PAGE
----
3 Important Signs of Bone Healing

To diagnose fractures and bone healing, doctors use specific methods. This article from the Limb lengthening center of Iran addresses this topic.

3 Important Signs of Bone Healing

Examining the Fracture Site

Three important signs of bone healing in a physical examination include:

  1. The broken pieces no longer move relative to each other. In the initial weeks after a fracture is treated with conventional, non-surgical methods, patients might feel slight movement of the broken pieces. As healing progresses, this sensation gradually decreases.
  2. Pressing on the fracture site is not painful. When the fracture is still healing, external pressure on the broken bone can cause pain. As healing begins, this pain gradually subsides.
  3. When pressure is applied to both ends of the broken limb in a way that stresses the bone, no pain is felt.

Radiological Examination of Bone Healing

Two important signs of bone healing in radiographic images are:

  1. Seeing a callus at the fracture site connecting the broken pieces.
  2. Extension of bone trabeculae from one fragment to another. In radiographic images, lines known as trabeculae are observed extending along each other within the bone. The first sign, the presence of fluid at the fracture site, appears faster than the second and is more important.

The time needed for bone healing after a fracture varies and cannot be generalized for all types of fractures. In children, bone healing is very rapid; in radiological images, fluid at the fracture site can be seen after two weeks, and fractures typically heal completely within 4 to 6 weeks.

After puberty, age does not significantly affect the speed of bone healing.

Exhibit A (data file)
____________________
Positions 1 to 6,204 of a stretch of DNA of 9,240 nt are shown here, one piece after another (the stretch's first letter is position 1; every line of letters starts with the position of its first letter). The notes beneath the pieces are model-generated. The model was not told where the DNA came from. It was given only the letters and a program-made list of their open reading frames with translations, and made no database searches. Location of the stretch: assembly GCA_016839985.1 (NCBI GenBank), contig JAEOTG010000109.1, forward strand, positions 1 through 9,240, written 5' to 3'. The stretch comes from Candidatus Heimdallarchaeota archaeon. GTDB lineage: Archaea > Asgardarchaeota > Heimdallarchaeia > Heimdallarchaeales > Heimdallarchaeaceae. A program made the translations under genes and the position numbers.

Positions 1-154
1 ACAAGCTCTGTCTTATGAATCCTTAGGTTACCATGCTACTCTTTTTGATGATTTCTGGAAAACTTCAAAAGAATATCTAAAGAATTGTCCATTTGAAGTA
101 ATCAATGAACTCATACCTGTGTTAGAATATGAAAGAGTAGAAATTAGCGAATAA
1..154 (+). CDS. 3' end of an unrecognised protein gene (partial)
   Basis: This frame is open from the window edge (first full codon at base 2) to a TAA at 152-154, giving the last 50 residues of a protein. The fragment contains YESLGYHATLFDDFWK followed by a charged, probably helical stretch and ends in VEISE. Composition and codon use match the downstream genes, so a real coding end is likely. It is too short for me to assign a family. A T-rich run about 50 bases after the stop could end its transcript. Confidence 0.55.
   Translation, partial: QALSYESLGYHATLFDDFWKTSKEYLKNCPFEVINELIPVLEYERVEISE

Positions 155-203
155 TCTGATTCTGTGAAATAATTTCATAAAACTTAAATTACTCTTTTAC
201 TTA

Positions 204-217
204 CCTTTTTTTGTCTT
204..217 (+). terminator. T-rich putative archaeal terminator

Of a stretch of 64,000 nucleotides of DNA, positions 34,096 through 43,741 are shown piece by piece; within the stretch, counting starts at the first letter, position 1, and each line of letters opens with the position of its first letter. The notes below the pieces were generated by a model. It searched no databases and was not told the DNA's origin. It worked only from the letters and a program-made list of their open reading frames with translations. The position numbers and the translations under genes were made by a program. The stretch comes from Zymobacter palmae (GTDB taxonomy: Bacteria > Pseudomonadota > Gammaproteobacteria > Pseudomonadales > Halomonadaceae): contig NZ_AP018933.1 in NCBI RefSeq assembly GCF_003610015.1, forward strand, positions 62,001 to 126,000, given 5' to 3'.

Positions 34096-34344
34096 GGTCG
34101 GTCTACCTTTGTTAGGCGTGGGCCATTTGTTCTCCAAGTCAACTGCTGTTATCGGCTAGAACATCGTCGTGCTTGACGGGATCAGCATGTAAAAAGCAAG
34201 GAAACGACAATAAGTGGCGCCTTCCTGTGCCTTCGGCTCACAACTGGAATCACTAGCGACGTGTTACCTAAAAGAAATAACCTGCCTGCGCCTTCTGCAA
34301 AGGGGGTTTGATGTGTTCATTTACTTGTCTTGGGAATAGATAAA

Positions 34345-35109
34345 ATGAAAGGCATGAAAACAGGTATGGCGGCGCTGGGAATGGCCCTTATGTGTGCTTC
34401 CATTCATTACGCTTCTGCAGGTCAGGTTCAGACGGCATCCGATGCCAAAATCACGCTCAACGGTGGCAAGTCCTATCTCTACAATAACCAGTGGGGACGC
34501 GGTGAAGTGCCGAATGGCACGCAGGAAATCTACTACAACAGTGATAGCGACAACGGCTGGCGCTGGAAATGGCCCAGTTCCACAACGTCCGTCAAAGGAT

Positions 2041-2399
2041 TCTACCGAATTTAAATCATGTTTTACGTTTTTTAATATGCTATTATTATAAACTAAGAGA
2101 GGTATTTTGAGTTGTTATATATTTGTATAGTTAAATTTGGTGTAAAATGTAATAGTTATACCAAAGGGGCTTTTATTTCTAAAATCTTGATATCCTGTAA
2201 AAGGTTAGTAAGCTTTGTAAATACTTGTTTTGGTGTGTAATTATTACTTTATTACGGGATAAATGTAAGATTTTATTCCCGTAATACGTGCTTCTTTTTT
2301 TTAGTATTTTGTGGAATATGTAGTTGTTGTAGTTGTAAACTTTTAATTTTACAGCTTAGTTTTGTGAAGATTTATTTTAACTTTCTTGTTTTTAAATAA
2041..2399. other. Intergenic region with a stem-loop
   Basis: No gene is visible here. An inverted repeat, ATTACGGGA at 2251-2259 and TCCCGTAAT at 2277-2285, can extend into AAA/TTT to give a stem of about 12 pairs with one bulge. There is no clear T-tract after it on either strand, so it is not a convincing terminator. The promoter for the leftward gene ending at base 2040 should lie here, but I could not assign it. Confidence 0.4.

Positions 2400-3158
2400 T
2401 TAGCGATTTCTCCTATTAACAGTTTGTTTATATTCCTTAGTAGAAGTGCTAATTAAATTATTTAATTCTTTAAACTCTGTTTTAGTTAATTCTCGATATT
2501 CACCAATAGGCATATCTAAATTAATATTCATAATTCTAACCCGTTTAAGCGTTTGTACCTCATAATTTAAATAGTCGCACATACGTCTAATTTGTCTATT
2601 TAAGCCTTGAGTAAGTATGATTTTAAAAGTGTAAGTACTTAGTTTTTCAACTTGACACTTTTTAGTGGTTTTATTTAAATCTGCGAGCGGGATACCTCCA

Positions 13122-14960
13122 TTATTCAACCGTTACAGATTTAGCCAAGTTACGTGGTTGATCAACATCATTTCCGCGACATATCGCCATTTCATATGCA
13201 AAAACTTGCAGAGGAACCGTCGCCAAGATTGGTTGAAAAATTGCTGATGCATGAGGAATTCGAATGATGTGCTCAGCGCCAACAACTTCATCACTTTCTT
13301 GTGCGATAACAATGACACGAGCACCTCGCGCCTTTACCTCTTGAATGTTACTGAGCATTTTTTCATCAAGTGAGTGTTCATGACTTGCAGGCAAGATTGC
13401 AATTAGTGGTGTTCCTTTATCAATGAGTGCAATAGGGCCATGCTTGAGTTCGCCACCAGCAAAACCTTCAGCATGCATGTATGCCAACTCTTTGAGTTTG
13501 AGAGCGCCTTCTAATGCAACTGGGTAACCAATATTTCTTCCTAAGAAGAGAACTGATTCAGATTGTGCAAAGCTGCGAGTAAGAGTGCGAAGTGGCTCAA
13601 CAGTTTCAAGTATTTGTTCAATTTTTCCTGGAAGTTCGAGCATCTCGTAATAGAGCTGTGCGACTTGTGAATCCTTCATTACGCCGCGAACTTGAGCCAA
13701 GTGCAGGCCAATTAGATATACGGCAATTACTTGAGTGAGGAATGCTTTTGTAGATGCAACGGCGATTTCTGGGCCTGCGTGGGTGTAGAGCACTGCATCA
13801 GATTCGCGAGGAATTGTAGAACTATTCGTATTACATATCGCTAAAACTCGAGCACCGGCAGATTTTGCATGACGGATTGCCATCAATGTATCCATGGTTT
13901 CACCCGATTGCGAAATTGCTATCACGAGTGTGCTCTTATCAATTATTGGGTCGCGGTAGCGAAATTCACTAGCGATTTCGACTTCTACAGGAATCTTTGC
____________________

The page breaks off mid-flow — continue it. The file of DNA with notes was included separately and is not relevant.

In adults, the healing time for a healthy person’s tibial bone fracture is about three months, but in some cases, especially for long bones like the femur, it may take up to five months.

Usually, the bones of the upper limbs heal faster than those of the lower limbs. Spongy bones also heal quicker than long or cortical bones.

Factors Influencing the Speed of Bone Healing

Apart from the patient’s age and the type of bone (spongy or cortical), other factors also affect the rate of bone healing. These factors include two important elements: the blood flow at the fracture site and the immobility at the fracture site.

The greater the blood flow to the bone at the fracture site, the faster the healing. Additionally, the less movement there is at the fracture site, the quicker the healing.

It should be noted that movements causing the broken pieces to angle relative to each other may have a lesser impact on the speed of healing. In contrast, movements causing the broken pieces to rotate or move telescopically relative to each other may delay the healing process.

Other factors that can cause a delay in bone healing include the presence of infection or a tumor at the fracture site and the entrapment of soft tissues like muscles or tendons in the fracture site.

Intra-articular fractures heal slower compared to fractures where the fracture line does not reach the joint surface. Also, the presence of joint fluid may delay the formation of new tissues.

Origin of Activated Cells After a Bone Fracture

It should be stated that osteoblast cells, which are inactive, are present at the contact points between the periosteum and endosteum with the bone. When a fracture occurs, these cells become active, initiating bone formation and creating new bone.

Some researchers also believe that stem cells present in the bone marrow near the fracture site differentiate after a fracture and turn into osteoblasts (bone-forming cells).

Other studies have shown that due to the release of substances from cells destroyed near the fracture site, new capillaries form at the fracture site.

Then, the cells of the capillary walls differentiate and turn into osteoblasts, resulting in the formation of new bone. It appears that during a fracture, due to necrosis and cell death near the fracture site, substances are released into the environment that initiates these activities.

Additionally, it has been observed that after a fracture, the levels of certain hormones, such as parathyroid hormone in the blood, increase, which may impact the bone healing process.

Dr. Nader Motallebizadeh

To make an appointment or get an online consultation with Dr. Nader Motallebi Zadeh, Limb lengthening surgeon, proceed here.

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